It has been nearly three years now since Janice Baerg's 18-year-old son, Michael, died in a motorcycle accident.
He was on his way to Oregon and fell asleep while riding. The bike veered off the side of the road, hit a dirt mound and flew into the air. When it came down, Michael, who wasn't wearing a helmet, smashed his face against the instrument panel. The impact shattered facial bones and left him with other massive head injuries. Five days later, doctors declared him brain dead.
Ever since her son's death, Baerg, who lives in Lake Forest, has lobbied for a law requiring motorcyclists to wear helmets in California. When the Legislature passed the bill, she thought she might finally be able to put her son's death behind her.
But on Monday, Gov. George Deukmejian vetoed the bill, angering safety activists throughout California and making Baerg feel as if her son had died all over again.
"For me it's been 2 1/2 years that I thought if I could get this passed, I could put this in its proper place," she said, referring to her son's death. "Now I'm going to have to go through this all over again."
Baerg wasn't the only one in Orange County who was angered by the governor's action.
Dr. John West, a vascular and general surgeon at St. Joseph Hospital in Orange and the founder of the nonprofit Orange County Trauma Society, said Tuesday that he was infuriated with the governor's veto. West said he holds Deukmejian personally responsible for what he estimates will be an extra 200 deaths in California next year caused by motorcycle accidents in which riders did not wear helmets.
Last year in Orange County, 46 motorcyclists died and 1,741 were injured in traffic accidents, according to data compiled by the California Highway Patrol. Information about how many of those victims were wearing helmets was not immediately available.
Anti-helmet activists, such as John Siemsen, a salesman at a Santa Ana Harley-Davidson dealership, applauded the governor for his veto.
"We're all very proud of Gov. George Deukmejian," said Siemsen, who lobbied against the bill by writing letters to legislators and collecting signatures for petitions against the bill.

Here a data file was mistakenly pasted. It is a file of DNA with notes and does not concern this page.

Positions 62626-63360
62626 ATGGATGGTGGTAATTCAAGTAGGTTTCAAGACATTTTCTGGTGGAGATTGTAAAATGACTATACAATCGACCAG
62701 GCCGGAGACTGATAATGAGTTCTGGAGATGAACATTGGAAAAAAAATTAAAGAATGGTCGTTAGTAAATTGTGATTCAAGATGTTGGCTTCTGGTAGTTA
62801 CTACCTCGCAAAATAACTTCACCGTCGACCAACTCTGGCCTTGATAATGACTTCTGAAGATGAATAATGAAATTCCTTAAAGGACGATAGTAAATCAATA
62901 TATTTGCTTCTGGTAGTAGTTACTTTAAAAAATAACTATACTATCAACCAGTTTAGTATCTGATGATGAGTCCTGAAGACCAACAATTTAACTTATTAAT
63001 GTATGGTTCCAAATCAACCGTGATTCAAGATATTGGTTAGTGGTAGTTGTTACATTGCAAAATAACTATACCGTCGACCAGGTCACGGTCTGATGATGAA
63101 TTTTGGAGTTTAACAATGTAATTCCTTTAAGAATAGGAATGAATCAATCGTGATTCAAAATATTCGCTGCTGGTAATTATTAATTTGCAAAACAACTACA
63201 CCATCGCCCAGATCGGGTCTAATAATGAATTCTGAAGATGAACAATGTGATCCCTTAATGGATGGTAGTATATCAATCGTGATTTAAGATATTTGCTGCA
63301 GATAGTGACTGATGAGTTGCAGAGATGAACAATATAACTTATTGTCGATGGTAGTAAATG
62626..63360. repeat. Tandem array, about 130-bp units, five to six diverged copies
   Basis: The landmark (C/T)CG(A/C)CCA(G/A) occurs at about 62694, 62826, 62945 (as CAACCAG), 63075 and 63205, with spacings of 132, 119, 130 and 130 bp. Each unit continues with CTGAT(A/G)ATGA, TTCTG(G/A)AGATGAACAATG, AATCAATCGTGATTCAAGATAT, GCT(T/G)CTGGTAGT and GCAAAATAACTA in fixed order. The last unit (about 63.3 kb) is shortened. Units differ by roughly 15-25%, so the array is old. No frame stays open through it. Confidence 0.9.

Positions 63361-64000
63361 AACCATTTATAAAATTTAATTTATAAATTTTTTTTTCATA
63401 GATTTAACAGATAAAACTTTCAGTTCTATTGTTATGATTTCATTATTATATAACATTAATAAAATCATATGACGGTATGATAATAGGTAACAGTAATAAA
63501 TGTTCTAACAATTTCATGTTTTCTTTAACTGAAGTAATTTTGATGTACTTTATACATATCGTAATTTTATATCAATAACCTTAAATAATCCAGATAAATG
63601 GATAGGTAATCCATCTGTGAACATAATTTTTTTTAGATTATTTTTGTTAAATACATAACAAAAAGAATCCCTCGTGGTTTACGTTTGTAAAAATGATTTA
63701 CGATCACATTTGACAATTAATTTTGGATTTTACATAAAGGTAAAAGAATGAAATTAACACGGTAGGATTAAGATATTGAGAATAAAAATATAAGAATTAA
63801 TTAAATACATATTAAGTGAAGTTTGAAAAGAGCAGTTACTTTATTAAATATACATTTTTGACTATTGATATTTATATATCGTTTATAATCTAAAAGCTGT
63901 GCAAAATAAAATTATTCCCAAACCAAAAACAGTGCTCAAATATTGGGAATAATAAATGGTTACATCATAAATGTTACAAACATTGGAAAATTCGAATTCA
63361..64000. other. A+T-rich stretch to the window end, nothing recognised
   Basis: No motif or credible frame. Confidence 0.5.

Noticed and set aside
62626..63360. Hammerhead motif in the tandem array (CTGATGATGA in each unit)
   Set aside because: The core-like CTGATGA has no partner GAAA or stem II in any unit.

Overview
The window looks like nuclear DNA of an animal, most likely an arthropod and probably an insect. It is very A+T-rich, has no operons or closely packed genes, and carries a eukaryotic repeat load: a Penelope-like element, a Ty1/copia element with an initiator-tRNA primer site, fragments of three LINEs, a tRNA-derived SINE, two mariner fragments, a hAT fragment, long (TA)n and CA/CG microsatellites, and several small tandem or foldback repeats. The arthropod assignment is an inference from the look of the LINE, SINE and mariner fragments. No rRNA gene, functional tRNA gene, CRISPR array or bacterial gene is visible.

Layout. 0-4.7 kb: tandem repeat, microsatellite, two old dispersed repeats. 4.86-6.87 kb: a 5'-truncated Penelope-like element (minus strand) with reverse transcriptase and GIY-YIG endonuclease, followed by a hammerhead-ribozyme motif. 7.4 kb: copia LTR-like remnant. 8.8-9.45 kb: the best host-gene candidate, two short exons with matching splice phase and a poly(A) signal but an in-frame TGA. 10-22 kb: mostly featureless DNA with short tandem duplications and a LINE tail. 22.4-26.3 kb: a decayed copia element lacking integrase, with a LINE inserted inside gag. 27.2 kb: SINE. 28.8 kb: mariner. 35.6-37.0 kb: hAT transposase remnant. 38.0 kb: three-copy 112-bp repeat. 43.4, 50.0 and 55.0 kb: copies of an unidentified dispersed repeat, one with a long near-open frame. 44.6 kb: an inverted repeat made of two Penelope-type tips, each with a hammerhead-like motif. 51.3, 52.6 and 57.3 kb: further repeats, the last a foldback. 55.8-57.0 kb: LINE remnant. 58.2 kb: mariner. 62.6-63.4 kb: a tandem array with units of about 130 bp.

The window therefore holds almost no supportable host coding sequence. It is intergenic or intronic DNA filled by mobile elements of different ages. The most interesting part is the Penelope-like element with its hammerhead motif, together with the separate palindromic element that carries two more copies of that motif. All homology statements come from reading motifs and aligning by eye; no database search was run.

Siemsen, 32, a passionate motorcyclist, has been riding for 15 years. He said Tuesday that he rides "to experience the freedom of the open road, the wind in my face, the exhilaration. It's my magic carpet ride. It's my therapy. It's my first true love."
Siemsen believes that most motorcycle accidents could be prevented if riders paid more attention to the cars around them. What's needed, he insists, is better education, not a helmet law.
Siemsen argues that helmets increase the danger of riding motorcycles by blocking riders' peripheral vision and making it difficult for them to hear surrounding traffic.
Homer and Mary Jarrell of Garden Grove, who were in a motorcycle accident about a month ago, also hailed the governor's decision. They said they believe it is safer to ride a motorcycle without a helmet and will not wear helmets, despite their accident.
"The only thing a helmet is going to save is the skin on your head," Mary Jarrell said.
Arguing that danger is part of the fun of riding a motorcycle, Siemsen said riders ought to be able to decide for themselves whether or not to wear helmets.
"Just treat people as adults," he said. "Bikers know about helmets."
Those who support helmets, however, say motorcyclists should not be given a choice about wearing them, because when bikers crash, it is usually the state that foots the bill.
A 1981 study, conducted by researcher Harry Hurt of USC and funded by the National Highway Traffic Safety Administration, found that less than 10% of motorcyclists involved in accidents have insurance of any kind.
The study, which investigated nearly every aspect of 900 motorcycle accidents in the Los Angeles area, also found that helmeted riders had fewer neck injuries than unhelmeted riders and that safety helmets did not reduce critical traffic sounds, limit vision or cause fatigue or loss of attention. According to the study, none of the accidents was related to helmet use.
A Tustin woman, who did not want to be identified because she feared her husband might lose his job if employers knew he had been in an accident and suffered head injuries, said Tuesday that motorcyclists can't understand the danger of riding without helmets until they have been in serious accidents.
"That's something we just shouldn't give people a choice about," she said. "People need to be told this is what you're going to do in order to save lives."
The woman said her family has been emotionally and financially devastated by her husband's accident, which occurred when a car made a left turn in front of him. He wasn't wearing a helmet at the time and struck his head on the pavement. He was in a coma for nearly three weeks after the accident and later lost an electrical business he operated with his wife.
The woman said doctors at Western Medical Center in Santa Ana said her husband's injuries would not have been as bad if he had been wearing a helmet.
For Janice Baerg, who has always voted for Deukmejian in past elections, Monday's veto may signal the end of her support for him.
"It disappointed me terribly," she said. "It's almost like finding out John Wayne was a Communist. I mean, I love Deukmejian."